begin to decline within the next decade or so. The rate of production decline from
these fields is therefore of critical importance for future global supply.

Table 4.1 Comparison of global decline rate studies

No. of fields in sample

No. post-peak fields


% of total production
of crude oil in sample
Cumulative discoveries
of crude oil in sample
Definition of plateau
Definition of onset of
decline
Production weighting

IEA
651
(54 supergiant, 263
giant, 334 large)
5801, 2
~58%

Hook et al.
331
(all giant)

CERA1
811
(400 large and above)

2613
~50%

~66%

1241 Gb

1130 Gb

1155 Gb

Production >85% of
peak
After year of peak
production
Cumulative
production4

Production >96% of
peak
After last year of
plateau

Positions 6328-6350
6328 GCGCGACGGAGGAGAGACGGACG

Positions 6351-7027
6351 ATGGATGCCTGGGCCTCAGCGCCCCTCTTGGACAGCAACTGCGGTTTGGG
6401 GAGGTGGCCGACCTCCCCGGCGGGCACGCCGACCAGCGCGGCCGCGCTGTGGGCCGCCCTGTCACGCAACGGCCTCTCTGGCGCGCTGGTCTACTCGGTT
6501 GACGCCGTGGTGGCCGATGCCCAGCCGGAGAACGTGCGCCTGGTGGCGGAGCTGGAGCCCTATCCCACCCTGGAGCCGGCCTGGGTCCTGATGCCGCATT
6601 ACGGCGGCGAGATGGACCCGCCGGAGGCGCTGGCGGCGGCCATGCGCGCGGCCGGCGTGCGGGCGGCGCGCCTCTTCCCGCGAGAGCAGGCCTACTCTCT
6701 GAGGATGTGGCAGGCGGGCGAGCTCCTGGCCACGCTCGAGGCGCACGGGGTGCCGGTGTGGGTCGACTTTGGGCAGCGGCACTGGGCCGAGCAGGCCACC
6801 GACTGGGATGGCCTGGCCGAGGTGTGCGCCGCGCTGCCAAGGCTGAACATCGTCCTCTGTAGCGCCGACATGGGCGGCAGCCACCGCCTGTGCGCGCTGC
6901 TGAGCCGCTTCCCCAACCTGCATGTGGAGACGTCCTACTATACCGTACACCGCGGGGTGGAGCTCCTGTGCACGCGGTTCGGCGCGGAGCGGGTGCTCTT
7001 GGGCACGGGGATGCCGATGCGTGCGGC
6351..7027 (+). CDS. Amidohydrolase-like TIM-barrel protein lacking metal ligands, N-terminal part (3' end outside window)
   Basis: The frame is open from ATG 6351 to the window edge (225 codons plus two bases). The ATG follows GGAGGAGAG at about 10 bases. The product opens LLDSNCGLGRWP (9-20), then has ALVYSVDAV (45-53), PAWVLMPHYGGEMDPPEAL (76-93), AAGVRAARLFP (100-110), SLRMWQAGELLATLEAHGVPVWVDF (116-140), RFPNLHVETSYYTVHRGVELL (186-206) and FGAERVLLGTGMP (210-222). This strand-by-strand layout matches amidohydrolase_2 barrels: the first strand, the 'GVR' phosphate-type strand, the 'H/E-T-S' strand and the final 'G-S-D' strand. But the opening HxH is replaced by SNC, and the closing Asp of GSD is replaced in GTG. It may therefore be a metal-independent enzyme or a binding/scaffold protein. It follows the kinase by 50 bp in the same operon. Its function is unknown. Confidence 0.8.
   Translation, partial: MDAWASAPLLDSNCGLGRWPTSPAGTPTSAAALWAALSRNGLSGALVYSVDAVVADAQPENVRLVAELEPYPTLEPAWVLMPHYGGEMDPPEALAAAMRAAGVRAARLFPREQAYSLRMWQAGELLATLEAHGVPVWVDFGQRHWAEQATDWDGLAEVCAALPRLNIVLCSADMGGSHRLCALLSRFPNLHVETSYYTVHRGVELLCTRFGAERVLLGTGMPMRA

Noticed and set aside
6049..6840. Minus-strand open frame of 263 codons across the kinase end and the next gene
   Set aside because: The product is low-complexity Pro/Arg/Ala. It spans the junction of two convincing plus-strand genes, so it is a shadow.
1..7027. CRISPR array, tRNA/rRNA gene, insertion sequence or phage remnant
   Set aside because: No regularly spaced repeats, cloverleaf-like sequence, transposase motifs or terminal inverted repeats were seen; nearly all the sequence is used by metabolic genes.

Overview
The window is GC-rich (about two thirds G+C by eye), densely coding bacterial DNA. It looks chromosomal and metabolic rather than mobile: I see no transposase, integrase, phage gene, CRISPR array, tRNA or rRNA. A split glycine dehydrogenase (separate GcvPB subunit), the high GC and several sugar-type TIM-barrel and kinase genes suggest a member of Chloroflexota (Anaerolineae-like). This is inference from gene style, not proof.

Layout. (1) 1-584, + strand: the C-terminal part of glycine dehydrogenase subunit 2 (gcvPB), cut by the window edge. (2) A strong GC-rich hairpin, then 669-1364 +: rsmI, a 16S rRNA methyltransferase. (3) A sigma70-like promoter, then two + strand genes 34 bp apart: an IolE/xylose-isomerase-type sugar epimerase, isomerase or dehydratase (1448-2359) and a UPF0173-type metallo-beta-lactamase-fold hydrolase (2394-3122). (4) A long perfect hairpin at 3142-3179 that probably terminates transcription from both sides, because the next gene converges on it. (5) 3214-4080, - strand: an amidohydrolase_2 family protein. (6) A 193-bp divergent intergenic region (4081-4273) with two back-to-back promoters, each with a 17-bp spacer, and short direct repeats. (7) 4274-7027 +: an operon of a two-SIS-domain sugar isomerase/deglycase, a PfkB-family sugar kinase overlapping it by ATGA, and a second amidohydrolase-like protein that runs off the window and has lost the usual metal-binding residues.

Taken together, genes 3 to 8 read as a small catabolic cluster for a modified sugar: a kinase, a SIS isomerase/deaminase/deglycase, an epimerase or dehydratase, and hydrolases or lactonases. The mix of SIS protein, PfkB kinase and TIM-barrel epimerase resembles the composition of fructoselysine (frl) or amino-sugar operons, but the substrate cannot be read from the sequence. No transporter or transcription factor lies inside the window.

Annual production

Production >80% of
peak
After last year of
plateau
Annual production

Source: IEA(2008), CERA (2008) and Hk, et al.(2009; 2008; 2009a; 2009b).
Notes:
101 fields in plateau (production >85% of peak), 117 fields in phase 1 decline (production
>50% of peak), 362 fields in phase 3 decline (production <50% of peak)
387 onshore, 264 offshore, 185 OPEC and 466 non-OPEC.
261 onshore, 214 offshore, 143 OPEC and 188 non-OPEC.
IEA weights by annual production when estimating historical trends in decline rates.

1.10 Key results from the three studies


These studies estimate the production-weighted aggregate decline rate of their sample
of post-peak fields to be 5.1%/year (IEA), 5.5%/year (Hook et al.) and 5.8%/year
(CERA) (Table 4.2). The production-weighted decline is less than the simple average
decline because fields with higher production tend to be larger and decline slower.
The studies also agree that:
21

22

Decline rates are lower for OPEC fields and particularly for Middle East fields
(Table 4.2). This is partly reflects differences in average size, but also quota
restrictions and disruptions from political conflict.

Decline rates are higher for offshore fields (Table 4.2). These tend to be produced